The engineering sector is rich in diversity, presenting lots of career options for graduates with an interest in science, technology and construction. But what is engineering?
An overview of the engineering sector
Engineering is the design, production and maintenance of the fundamental processes and materials we enjoy in today’s society. It’s a scientific discipline, manipulating different forms of energy to sustain industrial and technological advancement.
Engineers are the drivers of modern life, researching, designing, building and maintaining the infrastructures all around us. From our roads, cars and properties to ships, planes and explosives, the engineering sector puts the laws of science and technology into practice.
Engineers can be found in a whole host of organisations, from large construction and manufacturing firms to small consultancies that advise on areas such as agriculture or software.
As such, while engineering is a sector in its own right, it can be helpful to view it as a branch of many other sectors where an understanding of science and technology is beneficial.
Types of roles in engineering
There are so many variations of engineering – a list that’s constantly growing - that it’s near impossible to list all of the roles in the sector. However, these are just a few of the most prominent:
- Electrical engineer: Whereas electricians install and maintain electrics in your home, electrical engineers design the overarching systems behind them, and the electrical appliances we use on a daily basis.
- Mechanical engineer: These engineers focus on the design and development of powered machines and engines. This could include automotive engineers, who can be found anywhere from your local garage to leading car manufacturers.
- Civil engineer: These professionals keep our towns and cities running smoothly, engineering the systems and frameworks that power our everyday lives, including roads, bridges, water supplies and buildings.
- Marine engineer: Life on water works a whole lot differently; marine engineers specialise in designing, building and maintaining vessels that can navigate even the trickiest of waters smoothly.
- Software engineer: Not all engineering is on a macro scale; software engineers design, develop, test and maintain the systems that power our technology, from apps and websites through to computer software.
- Environmental engineer: As we become increasingly concerned with the impact of modern life on the environment, there’s been a surge in engineers that specialise in eco-friendly solutions for construction, agriculture, manufacturing and other areas that deplete the planet’s resources.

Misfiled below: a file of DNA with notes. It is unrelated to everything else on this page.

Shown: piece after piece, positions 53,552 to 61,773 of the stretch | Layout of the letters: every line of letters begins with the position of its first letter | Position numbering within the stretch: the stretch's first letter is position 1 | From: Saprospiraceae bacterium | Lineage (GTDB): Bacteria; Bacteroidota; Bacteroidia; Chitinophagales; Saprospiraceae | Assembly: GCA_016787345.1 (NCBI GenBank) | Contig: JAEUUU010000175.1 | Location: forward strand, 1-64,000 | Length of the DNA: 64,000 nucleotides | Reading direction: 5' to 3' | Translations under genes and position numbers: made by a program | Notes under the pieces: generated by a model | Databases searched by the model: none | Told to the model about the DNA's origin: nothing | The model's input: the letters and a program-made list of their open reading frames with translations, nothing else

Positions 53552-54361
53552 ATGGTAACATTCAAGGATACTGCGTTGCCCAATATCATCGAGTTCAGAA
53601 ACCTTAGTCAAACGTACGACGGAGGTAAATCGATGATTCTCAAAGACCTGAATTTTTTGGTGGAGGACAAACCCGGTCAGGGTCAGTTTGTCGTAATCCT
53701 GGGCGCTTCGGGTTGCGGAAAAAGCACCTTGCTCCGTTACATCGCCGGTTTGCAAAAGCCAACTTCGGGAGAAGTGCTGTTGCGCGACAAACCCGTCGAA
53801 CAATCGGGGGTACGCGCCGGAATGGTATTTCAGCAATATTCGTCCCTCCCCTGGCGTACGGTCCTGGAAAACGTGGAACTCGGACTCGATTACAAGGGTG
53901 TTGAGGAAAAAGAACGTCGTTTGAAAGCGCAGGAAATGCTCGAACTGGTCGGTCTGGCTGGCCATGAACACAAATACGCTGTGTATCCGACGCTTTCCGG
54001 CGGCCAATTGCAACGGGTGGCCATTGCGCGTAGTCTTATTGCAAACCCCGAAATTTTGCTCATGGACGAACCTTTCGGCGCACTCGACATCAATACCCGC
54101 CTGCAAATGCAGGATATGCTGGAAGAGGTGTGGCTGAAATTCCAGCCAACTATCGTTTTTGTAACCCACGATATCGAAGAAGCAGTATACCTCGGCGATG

Understanding different engineering roles
Understanding the different roles in engineering can help you identify a route that best suits your interests, skills and experience. Do you love dreaming up grand plans that will shape the world as we know it? Or do you prefer making a difference to the small but important factors that influence our daily lives?
The type of role you choose will also affect your working life. A marine engineer, for example, might spend days, weeks or months at a time travelling around the world. A software engineer, on the other hand, is likely to have a desk job in a fixed location.
By narrowing down your options, you can explore opportunities and graduate jobs that you’ll love getting out of bed for in a morning. Even if you’ve taken a degree in one aspect of engineering – such as civil – you might find a niche in another – such as environmental.
Five things you need to know about careers in engineering
- The average starting salary for an engineer is £26,536, which is significantly higher than most other graduate jobs.
- Most engineering graduate schemes offer a route towards becoming a chartered engineer (CEng) or an incorporated engineer (IEng).
- Joining a professional engineering institution, such as the Engineering Council, can enhance your career prospects as a graduate.
- Many graduates are paired with experienced engineers on their scheme, who offer advice and support
- According to a study by Nixon Williams, the number of engineering jobs available in the UK increased by 17.7% from 2014-2015.
Where can you go to learn more?
There’s so much more to learn about engineering careers, which makes it a good idea to visit the Engineering Council and the Institute of Engineering and Technology for further guidance on professional registration and qualifications. It's also a good idea to browse the top engineering employers in the country.
Whether you’re looking for graduate jobs in engineering or you’re simply fascinated by the role engineers play in our modern world, browse graduate jobs with our application list.